CV NEWS FEED // President Joe Biden “willfully retained classified” documents at his private residence, Special Counsel Robert Hur concluded, but the counsel stated he will not charge the president with a crime due in part to the commander-in-chief’s “significantly limited” memory.
The prosecutor reported that during his official interviews of the president, Biden failed to remember the dates he served as vice president and also could not recall “even within several years” when his son Beau passed away.
“Our investigation uncovered evidence that President Biden willfully retained and disclosed classified materials after his vice presidency when he was a private citizen,” Hur wrote in a several-hundred-page report he sent to Attorney General Merrick Garland this week.
Biden deliberately kept “marked classified documents about military and foreign policy in Afghanistan,” Hur reported, as well as “notebooks containing … entries about issues of national security and foreign policy implicating sensitive intelligence sources and methods.”
“FBI agents recovered these materials from the garage, offices, and basement den in Mr. Biden’s Wilmington, Delaware home,” wrote Hur.
Despite these findings, the special counsel stated that “no criminal charges are warranted” against the president, and that “the evidence does not establish Mr. Biden’s guilt beyond a reasonable doubt.”
Later in the report, Hur indicated that Biden’s “practices of retaining classified material in unsecured locations and reading classified material to [his] ghostwriter present serious risks to national security, given the vulnerability of extraordinarily sensitive information to loss or compromise to America’s adversaries.”
“But addressing those risks through criminal charges … is not the proper remedy here,” Hur wrote.
Hur indicated that his office has “considered” that at a hypothetical trial, “Biden would likely present himself to a jury … as a sympathetic, well-meaning, elderly man with a poor memory.”
“It would be difficult to convince a jury that they should convict him – by then a former president well into his eighties-of a serious felony that requires a mental state of willfulness,” Hur wrote.
The report gave several examples of what Hur called Biden’s “significantly limited” memory.
“In his interview with our office, Mr. Biden’s memory was worse,” the prosecutor wrote more than halfway into the report:
[Biden] did not remember when he was vice president, forgetting on the first day of the interview when his term ended (“if it was 2013 – when did I stop being Vice President?”), and forgetting on the second day of the interview when his term began (“in 2009, am I still Vice President?”).
“He did not remember, even within several years, when his son Beau died,” Hur noted.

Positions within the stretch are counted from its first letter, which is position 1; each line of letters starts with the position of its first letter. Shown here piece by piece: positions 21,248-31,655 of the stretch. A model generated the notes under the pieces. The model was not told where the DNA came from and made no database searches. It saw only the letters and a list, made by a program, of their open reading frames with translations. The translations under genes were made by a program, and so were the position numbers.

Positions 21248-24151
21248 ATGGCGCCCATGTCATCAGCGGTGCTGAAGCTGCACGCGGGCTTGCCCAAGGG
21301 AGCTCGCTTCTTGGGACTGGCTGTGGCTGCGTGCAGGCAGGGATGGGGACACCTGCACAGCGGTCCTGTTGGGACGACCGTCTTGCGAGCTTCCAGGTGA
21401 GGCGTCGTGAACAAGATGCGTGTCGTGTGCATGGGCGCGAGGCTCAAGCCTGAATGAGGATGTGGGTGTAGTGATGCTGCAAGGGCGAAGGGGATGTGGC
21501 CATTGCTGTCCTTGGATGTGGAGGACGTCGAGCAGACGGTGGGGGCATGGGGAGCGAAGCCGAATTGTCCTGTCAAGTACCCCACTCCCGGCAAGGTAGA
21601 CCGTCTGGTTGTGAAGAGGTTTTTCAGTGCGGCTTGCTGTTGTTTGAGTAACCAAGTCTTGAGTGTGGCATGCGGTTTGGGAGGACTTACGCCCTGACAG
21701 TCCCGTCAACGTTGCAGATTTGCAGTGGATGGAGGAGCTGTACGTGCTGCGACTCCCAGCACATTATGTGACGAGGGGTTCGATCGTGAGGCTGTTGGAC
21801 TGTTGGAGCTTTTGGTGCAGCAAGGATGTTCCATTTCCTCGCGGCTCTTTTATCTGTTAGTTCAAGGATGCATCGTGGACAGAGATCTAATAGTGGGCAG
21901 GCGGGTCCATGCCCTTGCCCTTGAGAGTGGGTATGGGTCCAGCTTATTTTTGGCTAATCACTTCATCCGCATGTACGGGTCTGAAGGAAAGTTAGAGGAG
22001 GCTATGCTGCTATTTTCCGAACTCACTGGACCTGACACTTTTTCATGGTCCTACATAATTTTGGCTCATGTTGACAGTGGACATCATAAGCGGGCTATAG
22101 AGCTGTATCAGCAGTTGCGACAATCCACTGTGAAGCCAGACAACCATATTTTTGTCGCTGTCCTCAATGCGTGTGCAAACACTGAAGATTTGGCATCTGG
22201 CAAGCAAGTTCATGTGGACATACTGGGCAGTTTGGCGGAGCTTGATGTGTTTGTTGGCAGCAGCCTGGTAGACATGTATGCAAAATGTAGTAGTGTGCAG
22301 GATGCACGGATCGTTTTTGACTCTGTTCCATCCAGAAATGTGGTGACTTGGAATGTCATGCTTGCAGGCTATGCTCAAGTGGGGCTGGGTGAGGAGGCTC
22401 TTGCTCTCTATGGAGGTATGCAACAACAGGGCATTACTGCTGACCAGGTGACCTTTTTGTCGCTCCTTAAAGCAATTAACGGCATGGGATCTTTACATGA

Biden served as vice president from January 20, 2009 to January 20, 2017. Beau Biden died of brain cancer in 2015 at the age of 46.
“And his memory appeared hazy when describing the Afghanistan debate that was once so important to him,” Hur went on:
Among other things, [Biden] mistakenly said he “had a real difference” of opinion with General Karl Eikenberry, when, in fact, Eikenberry was an ally whom Mr. Biden cited approvingly in his Thanksgiving memo to President Obama.
In a case where the government must prove that Mr. Biden knew he had possession of the classified Afghanistan documents after the vice presidency and chose to keep those documents, knowing he was violating the law, we expect that at trial, his attorneys would emphasize these limitations in his recall.
After the release of the special counsel report Thursday, pollster Frank Luntz wrote on X (formerly Twitter): “It will be hard for Democrats to make a case for this man to continue being President of the United States.”
“Biden’s lawyers dispute the characterization of his memory and cognitive performance in the Special Counsel Report,” Luntz stated in a subsequent post. “However, the only effective refutation will have to come straight from Biden’s mouth – not in a written statement prepared by his staff.”
The Heritage Foundation’s Mike Howell hinted that Congress should look into removing Biden under Section 4 of the 25th Amendment to the U.S. Constitution after Hur’s report indicated the president was mentally compromised.
“Congress has a role in the 25th Amendment and therefore has a legislative purpose for oversight and investigations into, the now federally declared, ‘diminished faculties’ of President Biden,” wrote Howell, the director of Heritage’s Oversight Project. “Time for action.”
Howell clarified on X that Congress now has a “constitutionally permissible angle for … investigations” of Biden. “An executive branch finding of diminished faculties makes that clear.”
“What a stunning indictment of a sitting President,” Republican Texas Gov. Greg Abbott wrote on X after news of the special counsel report broke.
Garland – Biden’s own attorney general – appointed Hur to serve as special counsel in the probe into Biden’s handling of the documents in January of last year.
Hur is a registered Republican and has served in the Department of Justice (DOJ) under both the Biden and Trump administrations.
EDITOR’S NOTE: This headline and story have been updated to better reflect the full content of the Special Counsel’s report.